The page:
“Don’t offer me excuses, offer me solutions,” reads the sign hanging on Matt Roblez’s office wall at McNeil Group, Inc., speaking volumes about the Salt Lake City native living life with the amp set on 11.
He’s the first to tell young people his degree in civil/structural engineering from the University of Utah – and a career that saw him named the 2017 Engineer of the Year by the American Society of Civil Engineers’ Utah Section – makes everything else possible.
Then, wearing O.J. Simpson’s Bruno Magli shoes, Roblez indulges in his true passion, talking smack behind the scenes at the Destiny Wrestling Organization, climbing into a barbed-wire cage to pull his extreme wrestler out of a headlock and loving every minute of it. Since 2007, DWO has been New Mexico’s only professional wrestling organization, drawing the best among Southwestern wrestlers to year-round bouts at the Cesar Chavez Community Center in Albuquerque.
As one of the extreme wrestling association’s owners and resident bad guy, Roblez has made his mark in just about every aspect of the business. And his growing role in the hard-core circuit has him traveling around the country 47 weekends a year to places like WrestleMania in New Orleans, the House of Hard Core in Philadelphia, the Main Event in Texas and the Future Stars of Wrestling in Las Vegas. Think of them, including Destiny Wrestling, as the professional wrestling world’s version of major league baseball’s Double-A and Triple-A teams, minor league independents that allow players to work their way up the ladder.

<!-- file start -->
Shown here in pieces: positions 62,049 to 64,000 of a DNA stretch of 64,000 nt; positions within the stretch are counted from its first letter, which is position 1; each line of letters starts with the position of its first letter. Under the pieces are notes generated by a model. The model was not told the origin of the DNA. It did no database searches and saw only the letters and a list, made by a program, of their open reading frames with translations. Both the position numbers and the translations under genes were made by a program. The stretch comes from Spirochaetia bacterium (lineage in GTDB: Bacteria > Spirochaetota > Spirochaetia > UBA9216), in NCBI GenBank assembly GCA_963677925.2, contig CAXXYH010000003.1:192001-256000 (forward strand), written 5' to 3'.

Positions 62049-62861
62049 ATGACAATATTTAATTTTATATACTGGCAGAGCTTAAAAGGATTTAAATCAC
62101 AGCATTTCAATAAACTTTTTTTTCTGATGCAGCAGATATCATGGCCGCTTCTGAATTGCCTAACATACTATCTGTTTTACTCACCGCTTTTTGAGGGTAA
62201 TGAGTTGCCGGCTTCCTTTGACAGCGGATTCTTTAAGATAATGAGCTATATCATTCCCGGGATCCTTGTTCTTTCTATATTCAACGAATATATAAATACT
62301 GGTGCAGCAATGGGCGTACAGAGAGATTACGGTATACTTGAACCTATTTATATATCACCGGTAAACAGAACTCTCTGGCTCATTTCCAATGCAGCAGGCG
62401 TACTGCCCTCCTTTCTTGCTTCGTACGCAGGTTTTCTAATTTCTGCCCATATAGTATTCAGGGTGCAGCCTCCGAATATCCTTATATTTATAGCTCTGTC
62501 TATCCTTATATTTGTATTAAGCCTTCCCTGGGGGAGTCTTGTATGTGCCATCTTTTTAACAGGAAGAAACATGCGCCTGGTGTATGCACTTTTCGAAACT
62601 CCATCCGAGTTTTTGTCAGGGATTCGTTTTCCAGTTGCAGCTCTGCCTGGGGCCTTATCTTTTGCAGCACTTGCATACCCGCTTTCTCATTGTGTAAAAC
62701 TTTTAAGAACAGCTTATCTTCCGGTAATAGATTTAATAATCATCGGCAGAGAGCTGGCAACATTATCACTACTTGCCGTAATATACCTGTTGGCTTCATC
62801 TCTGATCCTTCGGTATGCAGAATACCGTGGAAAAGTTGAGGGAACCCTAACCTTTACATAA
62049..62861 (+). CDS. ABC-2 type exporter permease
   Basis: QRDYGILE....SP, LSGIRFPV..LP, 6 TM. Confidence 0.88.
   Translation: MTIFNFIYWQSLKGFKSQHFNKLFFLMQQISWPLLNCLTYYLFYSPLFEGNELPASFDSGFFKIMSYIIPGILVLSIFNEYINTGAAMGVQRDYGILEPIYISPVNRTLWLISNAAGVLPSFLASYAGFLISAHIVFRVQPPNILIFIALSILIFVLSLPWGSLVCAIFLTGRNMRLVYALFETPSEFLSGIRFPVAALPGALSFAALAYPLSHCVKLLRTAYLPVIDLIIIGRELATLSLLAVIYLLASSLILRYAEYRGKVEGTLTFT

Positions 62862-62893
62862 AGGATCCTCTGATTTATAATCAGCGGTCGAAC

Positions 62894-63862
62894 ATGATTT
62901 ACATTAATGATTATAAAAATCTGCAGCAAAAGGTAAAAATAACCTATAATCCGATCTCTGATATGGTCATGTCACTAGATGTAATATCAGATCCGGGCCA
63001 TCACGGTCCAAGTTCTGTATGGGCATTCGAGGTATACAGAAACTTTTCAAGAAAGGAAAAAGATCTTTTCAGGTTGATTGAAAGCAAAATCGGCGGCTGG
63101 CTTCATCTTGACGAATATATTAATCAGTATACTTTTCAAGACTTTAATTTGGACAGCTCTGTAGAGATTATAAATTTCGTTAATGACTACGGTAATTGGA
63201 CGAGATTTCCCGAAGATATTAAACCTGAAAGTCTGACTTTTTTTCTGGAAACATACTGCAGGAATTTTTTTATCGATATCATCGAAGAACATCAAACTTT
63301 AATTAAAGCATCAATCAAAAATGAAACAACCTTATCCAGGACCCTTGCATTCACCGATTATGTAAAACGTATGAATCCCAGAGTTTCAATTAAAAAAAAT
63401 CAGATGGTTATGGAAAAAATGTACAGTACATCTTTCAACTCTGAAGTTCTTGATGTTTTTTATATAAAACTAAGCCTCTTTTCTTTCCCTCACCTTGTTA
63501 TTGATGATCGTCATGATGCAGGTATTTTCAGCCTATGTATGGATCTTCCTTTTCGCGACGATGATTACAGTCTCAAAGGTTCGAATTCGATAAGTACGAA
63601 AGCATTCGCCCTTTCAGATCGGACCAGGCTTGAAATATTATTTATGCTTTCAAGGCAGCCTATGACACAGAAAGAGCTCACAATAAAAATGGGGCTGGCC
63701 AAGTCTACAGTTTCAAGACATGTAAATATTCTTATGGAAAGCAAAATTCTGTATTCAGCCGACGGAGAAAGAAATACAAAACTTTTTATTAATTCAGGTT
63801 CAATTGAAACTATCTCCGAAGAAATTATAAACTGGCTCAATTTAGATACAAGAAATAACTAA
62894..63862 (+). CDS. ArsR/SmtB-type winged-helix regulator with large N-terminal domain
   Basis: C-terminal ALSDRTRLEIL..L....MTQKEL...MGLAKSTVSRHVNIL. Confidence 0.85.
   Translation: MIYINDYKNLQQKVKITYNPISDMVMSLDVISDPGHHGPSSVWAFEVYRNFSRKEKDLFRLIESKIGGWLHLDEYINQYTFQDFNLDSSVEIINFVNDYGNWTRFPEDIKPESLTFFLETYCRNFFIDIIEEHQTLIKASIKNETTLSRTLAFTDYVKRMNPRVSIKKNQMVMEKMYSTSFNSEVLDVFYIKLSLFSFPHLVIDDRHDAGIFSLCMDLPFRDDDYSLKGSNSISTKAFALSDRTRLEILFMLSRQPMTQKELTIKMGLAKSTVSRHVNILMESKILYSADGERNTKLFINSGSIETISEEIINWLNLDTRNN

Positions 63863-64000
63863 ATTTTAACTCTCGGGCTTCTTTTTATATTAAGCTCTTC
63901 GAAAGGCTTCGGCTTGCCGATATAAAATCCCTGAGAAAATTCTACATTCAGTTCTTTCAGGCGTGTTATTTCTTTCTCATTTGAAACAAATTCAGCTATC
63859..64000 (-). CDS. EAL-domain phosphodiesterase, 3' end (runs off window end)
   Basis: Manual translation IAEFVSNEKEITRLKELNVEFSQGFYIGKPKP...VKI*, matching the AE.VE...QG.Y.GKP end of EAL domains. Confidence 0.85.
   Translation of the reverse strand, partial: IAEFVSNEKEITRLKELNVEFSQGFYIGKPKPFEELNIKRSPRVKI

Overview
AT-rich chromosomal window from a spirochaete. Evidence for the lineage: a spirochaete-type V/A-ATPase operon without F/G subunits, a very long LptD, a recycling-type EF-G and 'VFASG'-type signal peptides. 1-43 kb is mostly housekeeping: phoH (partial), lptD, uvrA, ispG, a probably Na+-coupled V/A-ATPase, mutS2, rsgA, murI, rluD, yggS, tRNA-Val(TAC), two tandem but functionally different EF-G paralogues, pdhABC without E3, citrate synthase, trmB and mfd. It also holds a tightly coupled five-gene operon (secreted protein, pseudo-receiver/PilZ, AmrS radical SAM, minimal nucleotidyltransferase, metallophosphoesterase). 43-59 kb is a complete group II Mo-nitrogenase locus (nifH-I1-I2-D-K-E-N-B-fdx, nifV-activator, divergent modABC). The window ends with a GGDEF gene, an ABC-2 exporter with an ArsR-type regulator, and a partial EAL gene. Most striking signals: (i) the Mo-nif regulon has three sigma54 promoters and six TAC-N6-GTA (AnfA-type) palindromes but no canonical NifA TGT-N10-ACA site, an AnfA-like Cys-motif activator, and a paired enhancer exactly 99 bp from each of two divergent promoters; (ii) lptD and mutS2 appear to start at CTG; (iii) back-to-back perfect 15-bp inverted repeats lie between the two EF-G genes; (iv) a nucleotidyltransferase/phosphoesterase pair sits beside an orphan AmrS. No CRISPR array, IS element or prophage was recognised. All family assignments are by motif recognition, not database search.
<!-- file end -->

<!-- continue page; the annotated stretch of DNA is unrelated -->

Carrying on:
“I even fought a few rounds myself,” Roblez admitted, “but I’m not good at it. I want to be the best at everything I do, so I manage, I announce, and I keep my gear in my bag, ready for whatever they need.”
Simpson’s shoes are packed away for the most part these days, Roblez said, joking that he hopes the recently released former football running back doesn’t coming looking for them. But the memorabilia Roblez has collected through the years, including a gold record he bought from KISS drummer Eric Carr’s sister; a baseball signed by Pete Rose, who added “Sorry I bet on baseball”; and a picture of baseball legend George Brett signed by Brett around the time of the pine-tar bar incident, isn’t measured by its monetary value.
“It’s the stories behind them that make this business great,” Roblez said, his interests spanning cars, vintage video games and Coke products, as well as sports and music. “It can be very subtle or broad, but each has special meaning to me.”
What you’re not going to find are photos and autographs from his wrestling heroes; asking for them to pose for a selfie would label him a “mark,” just about the worst thing you can be in the business. It can get emotional – Roblez is one of their biggest fans – but these days, he’s more interested in keeping them in the ring and learning from them what makes people greet him like a long-lost friend.
You’ll never see him kissing babies or anything that strays far from the role he perfected in M.K. Bandit. While he doesn’t use that name much anymore, he makes sure that nothing he does in any sector breaks the kayfabe of an unscrupulous attorney who will do anything for a buck.
“In the weirdest cities, they come up as if they know me, shaking my hand like we’re buddies,” Roblez said. “It’s a hard line to follow, but I’m living the gimmick. It all goes back to the heyday, the wrestlers we loved growing up. When I was a kid, we had three channels on TV and then UHF. My brother really got into professional wrestling and we’d watch it every Saturday morning. In the 1980s, I saw Hulk Hogan and Jerry Blackwell, and I was hooked.”